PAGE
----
July 5, 2020

57-year-old learns to read

clarence vouk.jpg

This archived article was written by: Ashley Stilson

Look at these words. Look at these squiggles and scratches creating 26 letters that form all the happiness and sadness in the world of words. Now look at these words and imagine only knowing the two- or three-letter words and skipping the rest. Welcome to the life USU Eastern Skills Lab student Clarence Vouk has lived for 38 years.
Born in Price and graduating from Carbon High in 1975, Vouk had trouble reading since second grade. His high school teachers were unable to spare time to teach Vouk the skill of reading. But now 57-year-old Vouk wanted to learn how to read.
“I was struggling all the time. I just wanted to get some help to learn how to read,” Vouk said. “I couldn’t even read to my kids.” He worked in construction most of his life, but had trouble filling out applications and reading instructions. The advice he was given was to skip the words he didn’t know. But he was reading at a second grade level; there were too many words he had to skip. “I’ve been reading like that since 1975,” he said. “Until now.”
Vouk didn’t know where to go for help. “If I would’ve known how to read…I wouldn’t be a construction worker. I would be doing something I like doing,” Vouk recalled. His dream job was to be an architect, a dream that wouldn’t be fulfilled. “Since I didn’t know how to read…it put me down to where you can’t do anything,” he said.
While receiving help from the Vocational Rehab, Vouk was recommended to take a class in the Skills Lab. He remembers feeling right at home minute he walked in. “It made me feel pretty good,” he said about the moment he realized he was progressing. “I wanted to go forward and learn how to read.”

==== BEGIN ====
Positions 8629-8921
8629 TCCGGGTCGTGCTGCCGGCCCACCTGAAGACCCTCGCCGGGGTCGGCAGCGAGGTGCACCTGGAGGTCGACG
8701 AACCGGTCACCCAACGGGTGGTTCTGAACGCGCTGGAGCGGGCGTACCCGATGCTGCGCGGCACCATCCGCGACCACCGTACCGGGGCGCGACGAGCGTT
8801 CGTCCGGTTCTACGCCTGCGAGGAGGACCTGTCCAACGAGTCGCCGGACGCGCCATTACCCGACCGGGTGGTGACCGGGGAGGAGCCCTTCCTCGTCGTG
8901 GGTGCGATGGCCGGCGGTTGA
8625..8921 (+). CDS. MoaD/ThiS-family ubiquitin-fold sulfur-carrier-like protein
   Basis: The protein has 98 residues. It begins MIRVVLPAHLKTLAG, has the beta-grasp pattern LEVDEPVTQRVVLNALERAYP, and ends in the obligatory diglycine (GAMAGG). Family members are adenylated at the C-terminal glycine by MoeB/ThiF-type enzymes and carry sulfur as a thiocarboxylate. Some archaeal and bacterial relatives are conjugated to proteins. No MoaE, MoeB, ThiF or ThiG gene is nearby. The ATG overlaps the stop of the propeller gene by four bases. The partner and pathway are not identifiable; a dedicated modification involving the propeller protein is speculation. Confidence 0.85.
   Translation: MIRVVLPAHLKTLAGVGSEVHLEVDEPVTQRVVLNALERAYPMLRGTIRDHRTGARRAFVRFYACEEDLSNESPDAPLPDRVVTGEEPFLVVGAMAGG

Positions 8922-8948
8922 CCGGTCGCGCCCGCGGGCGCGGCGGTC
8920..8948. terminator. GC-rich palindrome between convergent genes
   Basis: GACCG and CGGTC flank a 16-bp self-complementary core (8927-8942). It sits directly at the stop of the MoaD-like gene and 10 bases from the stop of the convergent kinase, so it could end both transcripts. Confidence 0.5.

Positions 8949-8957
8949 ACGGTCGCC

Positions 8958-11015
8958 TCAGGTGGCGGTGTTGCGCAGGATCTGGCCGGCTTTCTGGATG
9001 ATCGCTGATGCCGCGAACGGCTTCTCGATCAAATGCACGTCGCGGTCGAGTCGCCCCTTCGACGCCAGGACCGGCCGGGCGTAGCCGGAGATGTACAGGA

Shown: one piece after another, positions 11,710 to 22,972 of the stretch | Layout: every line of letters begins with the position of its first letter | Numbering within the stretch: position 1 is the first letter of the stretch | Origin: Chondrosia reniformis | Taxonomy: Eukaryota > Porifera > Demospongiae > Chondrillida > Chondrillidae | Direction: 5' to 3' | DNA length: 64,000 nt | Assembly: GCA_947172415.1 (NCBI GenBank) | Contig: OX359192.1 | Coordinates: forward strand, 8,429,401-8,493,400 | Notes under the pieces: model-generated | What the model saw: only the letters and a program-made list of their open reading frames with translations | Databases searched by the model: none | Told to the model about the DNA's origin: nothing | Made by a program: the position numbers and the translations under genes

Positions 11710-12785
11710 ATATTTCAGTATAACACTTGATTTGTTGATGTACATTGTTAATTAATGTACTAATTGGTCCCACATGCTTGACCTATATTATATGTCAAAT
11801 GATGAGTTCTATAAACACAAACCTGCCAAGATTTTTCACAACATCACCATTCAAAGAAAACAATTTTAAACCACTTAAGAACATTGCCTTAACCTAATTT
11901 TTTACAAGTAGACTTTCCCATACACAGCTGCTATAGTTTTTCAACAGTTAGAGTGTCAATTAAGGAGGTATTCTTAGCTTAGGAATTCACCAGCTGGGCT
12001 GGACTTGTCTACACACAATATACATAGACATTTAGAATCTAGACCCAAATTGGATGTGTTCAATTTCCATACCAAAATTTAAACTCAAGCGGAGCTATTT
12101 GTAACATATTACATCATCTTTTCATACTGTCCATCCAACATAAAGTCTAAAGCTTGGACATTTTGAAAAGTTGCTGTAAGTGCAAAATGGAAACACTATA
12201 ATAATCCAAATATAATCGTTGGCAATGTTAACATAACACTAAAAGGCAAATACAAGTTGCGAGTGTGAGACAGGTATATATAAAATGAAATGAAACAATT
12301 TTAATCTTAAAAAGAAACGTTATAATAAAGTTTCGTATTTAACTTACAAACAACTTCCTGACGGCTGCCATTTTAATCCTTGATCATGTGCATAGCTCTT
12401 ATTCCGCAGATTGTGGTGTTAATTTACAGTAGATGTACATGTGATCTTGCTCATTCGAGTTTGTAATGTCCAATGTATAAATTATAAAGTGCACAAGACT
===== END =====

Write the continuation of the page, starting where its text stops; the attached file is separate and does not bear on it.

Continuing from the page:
“I want to get a big word and be able to say the whole word,” Vouk said about his goals for reading. “Now I’m starting to do it.”
The Skills Lab is a computer lab equipped with an A+ program to help with reading, writing, vocabulary and math. The A+ program gives students practice and test questions and several tutoring sessions in a specific skill. Students can take as many of the programs as they would like.
Student counselor Kim Mortensen is ready to help anyone who wants to sign up for the skills classroom. “Clarence came to me and he expressed a desire to learn how to read,” Mortensen said. “He, to me, represents truly what education is all about: that you can learn something new. It can empower you. It can change your life….No matter where a student is at, no matter what they think they can’t learn, they can.”
The cost of the Skills Classroom is affordable, leveling at $1.65 an hour depending on the timetable of the student plus a $20 monthly lab fee. Students and community members can sign up at the registration department at any time with Mortenson in the McDonald Career Center room 200. The Skills Lab is open 8 a.m. to 5 p.m. Monday through Friday in the Reeves Building room 113.
“You just have to put your mind to it and go for it,” Vouk encourages. “Just come out and try it….See what they can do. It changed my life.”

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